Intense, brilliantly paced narrative...Inoue's masterful novella triumphs through a series of perceptive character studies. It is a wonderful book, ironic yet sympathetic, and the perspective cleverly shifts between the players and their expectations, some complex, some relatively simple -- Eileen Battersby Irish Times Superb... a straightforward depiction of urban life expands into a rich, philosophical exploration of human agency and choice... Pushkin Press has performed a valuable service in making this great work available in English Independent on Sunday Perfection is the only word to describe this subtle tale of a plan to host a bullfight in a Japan still battered by the second World War -- Eileen Battersby Irish Times A disarmingly simple tale of ambition and entrepreneurial daring... written in tight, confident prose... Pushkin's exquisitely produced edition provides readers of English with long-overdue access to an important Japanese voice. There are plans to publish more... If Bullfight is any guide, what follows should be well worth the wait -- David Pilling Financial Times Rich with imagery and meaning that few novels manage today -- Chris Corker Japan Society Bullfight, a beautifully crafted tale, is a delight to read and its translation into English is long overdue World Today Written in spare, clean prose, and excellently translated by Michael Emmerich, Bullfight is a powerful, accessible read... Pushkin's edition is not only a beautifully produced physical object in itself, but an important and long-overdue introduction of a masterful writer to the anglosphere. With another title forthcoming from Pushkin this year, we may all hope to see Inoue's work achieve the global readership it so richly deserves -- Ariel Starling Quarterly Conversation A modern Japanese master... Inoue's humane and searching world view is there to be explored and these two novellas reward the effort -- (on Bullfight and The Hunting Gun) Spectator Both of these novellas are delightfully reminiscent of the works of Ryuunosuke Akutagawa... Inoue and Akutagawa were both intellectuals who managed to restrain over-intellectualisation in their writings. They wrote compassionately, but without a hint of sentimentality -- (Praise for Bullfight and The Hunting Gun) Times Literary Supplement Inoue's prose is wonderful - deceptively clear and lucid on the surface, but with sufficient depth and subtlety to make this a very satisfying and meaningful novella JacquiWine's JournalReseña del editor:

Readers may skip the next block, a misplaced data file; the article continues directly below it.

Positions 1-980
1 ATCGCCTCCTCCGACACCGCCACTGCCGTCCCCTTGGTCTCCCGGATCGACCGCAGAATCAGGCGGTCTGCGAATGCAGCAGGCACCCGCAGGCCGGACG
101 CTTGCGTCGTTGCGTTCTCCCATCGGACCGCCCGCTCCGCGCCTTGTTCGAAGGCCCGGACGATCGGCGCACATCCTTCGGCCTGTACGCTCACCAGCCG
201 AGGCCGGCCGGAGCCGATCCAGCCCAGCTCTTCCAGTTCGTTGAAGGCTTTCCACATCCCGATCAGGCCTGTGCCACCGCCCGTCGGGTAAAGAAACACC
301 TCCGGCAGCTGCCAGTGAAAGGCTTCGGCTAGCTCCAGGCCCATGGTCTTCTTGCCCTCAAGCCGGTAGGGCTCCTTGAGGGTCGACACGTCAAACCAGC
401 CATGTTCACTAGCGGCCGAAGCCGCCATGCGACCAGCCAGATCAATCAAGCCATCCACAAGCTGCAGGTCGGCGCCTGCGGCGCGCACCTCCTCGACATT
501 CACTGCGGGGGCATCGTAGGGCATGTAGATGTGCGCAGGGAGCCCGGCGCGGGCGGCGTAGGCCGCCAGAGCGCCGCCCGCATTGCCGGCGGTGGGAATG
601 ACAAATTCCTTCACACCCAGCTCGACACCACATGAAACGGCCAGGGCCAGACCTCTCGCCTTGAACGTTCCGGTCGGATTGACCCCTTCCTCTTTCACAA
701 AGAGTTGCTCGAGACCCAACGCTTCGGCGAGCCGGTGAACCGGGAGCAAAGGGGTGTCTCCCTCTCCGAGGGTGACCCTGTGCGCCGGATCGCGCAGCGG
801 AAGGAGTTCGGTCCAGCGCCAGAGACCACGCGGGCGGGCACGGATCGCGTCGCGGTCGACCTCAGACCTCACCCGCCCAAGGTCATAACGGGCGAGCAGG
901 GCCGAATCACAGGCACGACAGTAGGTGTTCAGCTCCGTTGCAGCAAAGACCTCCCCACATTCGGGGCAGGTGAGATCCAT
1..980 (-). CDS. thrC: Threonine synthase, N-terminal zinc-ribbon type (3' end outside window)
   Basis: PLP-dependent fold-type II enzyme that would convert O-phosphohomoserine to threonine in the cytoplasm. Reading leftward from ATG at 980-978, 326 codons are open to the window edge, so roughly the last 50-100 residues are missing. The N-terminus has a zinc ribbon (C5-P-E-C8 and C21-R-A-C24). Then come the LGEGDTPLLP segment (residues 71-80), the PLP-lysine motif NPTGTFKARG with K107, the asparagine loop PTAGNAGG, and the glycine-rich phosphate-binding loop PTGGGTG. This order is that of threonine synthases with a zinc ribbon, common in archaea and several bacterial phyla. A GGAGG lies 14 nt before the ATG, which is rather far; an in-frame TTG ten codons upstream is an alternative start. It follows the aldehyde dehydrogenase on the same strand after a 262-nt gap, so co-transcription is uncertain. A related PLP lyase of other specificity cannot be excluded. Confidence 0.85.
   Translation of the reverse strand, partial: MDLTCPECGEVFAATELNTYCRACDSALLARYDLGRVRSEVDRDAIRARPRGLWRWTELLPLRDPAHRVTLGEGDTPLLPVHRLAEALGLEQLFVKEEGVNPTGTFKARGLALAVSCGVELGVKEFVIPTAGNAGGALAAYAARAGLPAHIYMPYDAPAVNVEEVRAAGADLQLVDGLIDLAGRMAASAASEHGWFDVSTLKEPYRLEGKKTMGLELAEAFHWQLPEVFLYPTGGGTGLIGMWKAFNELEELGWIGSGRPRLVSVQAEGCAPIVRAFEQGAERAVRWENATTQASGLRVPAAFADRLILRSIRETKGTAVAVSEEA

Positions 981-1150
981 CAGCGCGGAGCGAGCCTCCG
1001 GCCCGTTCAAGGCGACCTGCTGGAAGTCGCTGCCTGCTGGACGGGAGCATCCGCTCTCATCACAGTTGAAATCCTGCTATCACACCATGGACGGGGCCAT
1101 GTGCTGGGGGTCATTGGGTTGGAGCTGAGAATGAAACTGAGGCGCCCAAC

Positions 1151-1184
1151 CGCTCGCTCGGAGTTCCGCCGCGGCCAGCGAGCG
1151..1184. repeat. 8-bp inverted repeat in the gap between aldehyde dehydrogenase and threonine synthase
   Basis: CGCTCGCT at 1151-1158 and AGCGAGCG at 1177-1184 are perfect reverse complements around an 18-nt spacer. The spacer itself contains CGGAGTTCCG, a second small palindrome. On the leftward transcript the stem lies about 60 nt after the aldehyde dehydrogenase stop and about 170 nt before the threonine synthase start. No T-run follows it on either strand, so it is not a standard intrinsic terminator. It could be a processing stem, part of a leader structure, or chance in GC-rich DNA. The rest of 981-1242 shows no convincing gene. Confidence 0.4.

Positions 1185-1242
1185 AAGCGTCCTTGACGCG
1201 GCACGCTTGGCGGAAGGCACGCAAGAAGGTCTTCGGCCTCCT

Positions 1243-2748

First English translation of an amazing debut novella by a major and incredibly prolific Japanese author Tsugami, the editor-in-chief of a newspaper in war-scarred Osaka, agrees to sponsor a bullfight. For months this great gamble consumes him, makes him as wary and combative as if he was in a ring himself. And, as he becomes ever more distant, his lover Sakiko is unsure if she would like to see him succeed or be destroyed. Yasushi Inoue's novella won him the prestigious Akutagawa Prize and established him as one of Japan's most acclaimed authors. From the planning of a bullfight-through Tsugami's struggle, his focus and his aloneness-he crafts something intensely memorable, a compelling existential tale. Born in 1907, Yasushi Inoue worked as a journalist and literary editor for many years, only beginning his prolific career as an author in 1949 with Bullfight. He went on to publish 50 novels and 150 short stories, both historical and contemporary, his work making him one of Japan's major literary figures. In 1976 Inoue was presented with the Order of Culture, the highest honour granted for artistic merit in Japan. He died in 1991.
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